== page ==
Tribal Government & News

Legislative Commission on Indian Services has a new spark

02.27.2020 Danielle Frost State government, People
Legislative Commission on Indian Services Executive Director Mitch Sparks was interviewed in the Oregon Tribes Treaty Room at the state Capitol in Salem on Tuesday, Feb. 18. Sparks took over for Karen Quigley, who retired in late 2018 after almost 24 years as the commission’s executive director. (Photo by Timothy J.Gonzalez/Smoke Signals)

If you go

Tribal Legislative Information Day

Where: State Capitol, 900 Court St. N.E., Salem

When: 9 a.m. to 1 p.m. Thursday, March 5

More info: 503-986-1067

By Danielle Frost

Smoke Signals staff writer

SALEM -- When the Oregon Legislative Commission on Indian Services was formed 45 years ago, it was the first of its kind in the country: A permanent forum for consideration of Tribal-state government relations and consultation.

The state didn’t stop there. In 2001, Oregon was the first in the nation to pass a state-Tribal government-to-government relations law, which requires ongoing state consultation with its nine federally recognized Tribes. The commission has been a key partner in furthering these efforts.

After longtime Executive Director Karen Quigley retired in late 2018, the search began for a replacement. Retired Navy veteran and Oglala Lakota Nation member Mitch Sparks accepted the job in late 2019.

“I’ve always wanted to work on behalf of Native Americans,” Sparks says. “It’s a part of my heritage and I felt a deep need to do this. It was like a calling.”

Grand Ronde Tribal Council Chairwoman Cheryle A. Kennedy is the longest-serving member on the Commission on Indian Services and also served on the selection committee.

“Everyone is pleased with Mitch and his work,” she says. “He dives right in and really wants to be thorough. He’s a very hard worker.”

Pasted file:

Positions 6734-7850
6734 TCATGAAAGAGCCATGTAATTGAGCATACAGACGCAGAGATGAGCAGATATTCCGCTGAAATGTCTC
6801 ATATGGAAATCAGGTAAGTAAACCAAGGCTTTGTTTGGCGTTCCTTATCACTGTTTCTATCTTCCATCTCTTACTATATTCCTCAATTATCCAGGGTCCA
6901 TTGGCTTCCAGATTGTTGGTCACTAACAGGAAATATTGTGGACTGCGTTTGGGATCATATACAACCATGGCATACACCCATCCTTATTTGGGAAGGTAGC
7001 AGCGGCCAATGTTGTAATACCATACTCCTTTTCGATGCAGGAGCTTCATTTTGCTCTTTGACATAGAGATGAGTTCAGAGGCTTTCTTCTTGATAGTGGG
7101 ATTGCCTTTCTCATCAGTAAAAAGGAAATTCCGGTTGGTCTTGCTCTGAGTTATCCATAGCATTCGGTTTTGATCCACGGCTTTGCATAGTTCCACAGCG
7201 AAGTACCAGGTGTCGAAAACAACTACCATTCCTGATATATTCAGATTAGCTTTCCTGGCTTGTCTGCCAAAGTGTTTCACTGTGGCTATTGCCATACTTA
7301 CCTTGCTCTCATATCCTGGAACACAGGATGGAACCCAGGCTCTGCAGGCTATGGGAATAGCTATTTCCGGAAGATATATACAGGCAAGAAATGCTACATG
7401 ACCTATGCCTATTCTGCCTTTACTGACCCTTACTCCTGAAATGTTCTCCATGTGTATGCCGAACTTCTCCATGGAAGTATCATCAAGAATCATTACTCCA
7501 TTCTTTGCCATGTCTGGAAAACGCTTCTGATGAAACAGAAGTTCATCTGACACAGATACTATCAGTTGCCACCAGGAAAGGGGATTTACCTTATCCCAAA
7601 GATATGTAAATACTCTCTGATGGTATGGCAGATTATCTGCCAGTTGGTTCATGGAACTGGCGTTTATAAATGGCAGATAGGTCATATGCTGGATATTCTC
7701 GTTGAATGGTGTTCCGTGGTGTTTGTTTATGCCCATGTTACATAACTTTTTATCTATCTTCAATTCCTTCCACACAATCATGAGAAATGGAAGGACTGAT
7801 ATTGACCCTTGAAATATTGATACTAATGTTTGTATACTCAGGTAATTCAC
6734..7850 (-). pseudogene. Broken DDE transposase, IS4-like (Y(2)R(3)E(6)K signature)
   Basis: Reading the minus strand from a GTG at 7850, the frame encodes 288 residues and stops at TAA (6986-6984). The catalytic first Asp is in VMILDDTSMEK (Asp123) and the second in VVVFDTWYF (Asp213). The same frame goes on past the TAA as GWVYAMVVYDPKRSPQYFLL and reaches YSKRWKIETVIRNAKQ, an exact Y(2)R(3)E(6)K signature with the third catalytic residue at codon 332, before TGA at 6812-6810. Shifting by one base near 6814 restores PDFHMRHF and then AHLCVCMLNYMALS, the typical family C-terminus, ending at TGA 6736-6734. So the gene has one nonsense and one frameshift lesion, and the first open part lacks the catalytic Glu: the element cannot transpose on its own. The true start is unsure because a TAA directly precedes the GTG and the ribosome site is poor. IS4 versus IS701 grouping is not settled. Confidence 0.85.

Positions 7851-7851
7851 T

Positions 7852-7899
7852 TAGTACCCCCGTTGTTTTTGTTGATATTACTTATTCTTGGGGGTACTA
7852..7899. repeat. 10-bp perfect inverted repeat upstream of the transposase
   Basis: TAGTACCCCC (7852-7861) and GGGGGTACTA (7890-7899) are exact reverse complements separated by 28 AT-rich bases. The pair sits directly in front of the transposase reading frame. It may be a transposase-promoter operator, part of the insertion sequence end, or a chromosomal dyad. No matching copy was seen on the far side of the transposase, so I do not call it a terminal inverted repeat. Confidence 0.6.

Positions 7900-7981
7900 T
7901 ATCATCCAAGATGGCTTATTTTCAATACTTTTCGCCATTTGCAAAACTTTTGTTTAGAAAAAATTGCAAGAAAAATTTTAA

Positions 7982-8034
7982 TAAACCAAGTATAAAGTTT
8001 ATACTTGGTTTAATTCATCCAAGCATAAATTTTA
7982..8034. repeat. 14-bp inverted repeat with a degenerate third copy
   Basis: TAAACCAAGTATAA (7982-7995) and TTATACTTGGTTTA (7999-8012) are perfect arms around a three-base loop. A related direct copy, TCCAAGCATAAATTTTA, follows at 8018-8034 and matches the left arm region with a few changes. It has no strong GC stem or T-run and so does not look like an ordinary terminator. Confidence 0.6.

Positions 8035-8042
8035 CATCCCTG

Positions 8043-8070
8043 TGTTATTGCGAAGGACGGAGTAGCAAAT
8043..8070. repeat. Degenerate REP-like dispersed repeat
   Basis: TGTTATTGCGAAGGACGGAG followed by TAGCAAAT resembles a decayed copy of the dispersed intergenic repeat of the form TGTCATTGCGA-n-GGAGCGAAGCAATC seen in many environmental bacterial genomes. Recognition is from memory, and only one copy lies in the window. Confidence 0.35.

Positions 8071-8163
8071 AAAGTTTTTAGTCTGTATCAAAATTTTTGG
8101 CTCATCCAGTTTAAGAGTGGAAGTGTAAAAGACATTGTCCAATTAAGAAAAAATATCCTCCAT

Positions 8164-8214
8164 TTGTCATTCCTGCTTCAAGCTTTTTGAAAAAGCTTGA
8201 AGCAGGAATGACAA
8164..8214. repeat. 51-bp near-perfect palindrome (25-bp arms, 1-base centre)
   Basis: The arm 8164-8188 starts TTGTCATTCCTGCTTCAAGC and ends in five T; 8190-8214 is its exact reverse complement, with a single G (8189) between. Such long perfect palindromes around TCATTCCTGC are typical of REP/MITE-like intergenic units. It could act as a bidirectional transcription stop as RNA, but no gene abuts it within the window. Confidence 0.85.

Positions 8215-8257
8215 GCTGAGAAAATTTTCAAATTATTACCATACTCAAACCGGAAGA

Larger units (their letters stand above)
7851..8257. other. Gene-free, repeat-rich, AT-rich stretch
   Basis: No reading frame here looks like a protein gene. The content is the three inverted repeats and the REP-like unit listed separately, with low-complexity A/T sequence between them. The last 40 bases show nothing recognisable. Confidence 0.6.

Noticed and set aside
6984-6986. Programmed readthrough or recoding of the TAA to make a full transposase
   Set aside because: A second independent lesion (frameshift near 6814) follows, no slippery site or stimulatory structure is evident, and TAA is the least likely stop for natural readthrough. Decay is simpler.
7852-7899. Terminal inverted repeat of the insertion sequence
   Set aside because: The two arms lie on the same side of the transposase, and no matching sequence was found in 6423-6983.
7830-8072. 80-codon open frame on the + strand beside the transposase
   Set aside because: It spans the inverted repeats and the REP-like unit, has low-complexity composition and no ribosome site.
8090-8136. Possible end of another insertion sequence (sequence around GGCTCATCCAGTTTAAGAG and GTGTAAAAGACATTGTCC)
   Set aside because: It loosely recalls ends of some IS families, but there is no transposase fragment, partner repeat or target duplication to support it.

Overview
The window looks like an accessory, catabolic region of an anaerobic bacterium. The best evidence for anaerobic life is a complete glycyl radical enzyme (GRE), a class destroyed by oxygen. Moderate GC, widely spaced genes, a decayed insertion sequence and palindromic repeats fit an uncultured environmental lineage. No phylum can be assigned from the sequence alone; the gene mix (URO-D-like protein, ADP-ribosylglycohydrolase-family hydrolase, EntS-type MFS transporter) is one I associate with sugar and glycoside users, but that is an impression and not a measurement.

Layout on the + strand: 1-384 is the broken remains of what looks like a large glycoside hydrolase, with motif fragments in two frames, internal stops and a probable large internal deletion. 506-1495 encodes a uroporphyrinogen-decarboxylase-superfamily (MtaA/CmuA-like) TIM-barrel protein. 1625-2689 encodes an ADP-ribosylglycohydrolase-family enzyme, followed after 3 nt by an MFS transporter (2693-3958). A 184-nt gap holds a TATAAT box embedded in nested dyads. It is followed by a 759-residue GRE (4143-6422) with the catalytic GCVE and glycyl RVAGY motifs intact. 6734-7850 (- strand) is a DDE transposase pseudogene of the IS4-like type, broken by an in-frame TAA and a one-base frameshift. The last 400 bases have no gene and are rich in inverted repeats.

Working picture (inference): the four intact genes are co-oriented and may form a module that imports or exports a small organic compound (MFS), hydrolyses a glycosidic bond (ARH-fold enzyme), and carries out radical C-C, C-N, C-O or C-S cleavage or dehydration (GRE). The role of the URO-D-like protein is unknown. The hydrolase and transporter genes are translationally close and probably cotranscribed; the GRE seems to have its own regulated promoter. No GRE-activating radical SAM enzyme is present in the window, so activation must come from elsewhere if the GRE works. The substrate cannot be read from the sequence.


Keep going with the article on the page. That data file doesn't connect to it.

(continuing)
Sparks’ mother, Lois, and her siblings were removed from their family at the Pine Ridge Reservation in South Dakota at a young age and sent to an on-Reservation boarding school in the 1930s. Sparks says that due to forced assimilation, his mother did not discuss Tribal culture, heritage or customs when he was growing up. It wasn’t until her Elder years that she began to re-embrace her heritage.

“Because of my mom’s experience at Holy Rosary (Mission), she wasn’t able to give me the cultural heritage I should have had,” Sparks says. “That’s why it’s a dream come true to have a job like this.”

Sparks, 58, has been involved with the Grand Ronde Tribe over the years during his tenure with the Oregon Department of Veterans’ Affairs, serving as a featured speaker at the Tribe’s annual Memorial Day event and Marcellus Norwest Memorial Veterans Powwow.

“The military was a really good fit for me and I ended up staying longer than I thought I would,” he says. “Many Native Americans serve their country in very high numbers compared with overall population.”

Sparks retired from active duty in 2007 after 26 years and several deployments overseas, including five in the Middle East. After a break to be a stay-at-home father, he began working for Oregon Veterans’ Affairs as a veterans benefit counselor in late 2007. Eventually, he became interim director and then deputy director.

Sparks’ goals for his first year at the Commission on Indian Services are focused on co-chairing the Missing and Murdered Indigenous Women’s Task Force and encouraging Native American participation in the 2020 Census.

“The task force is probably one of the most important things I will do,” Sparks says.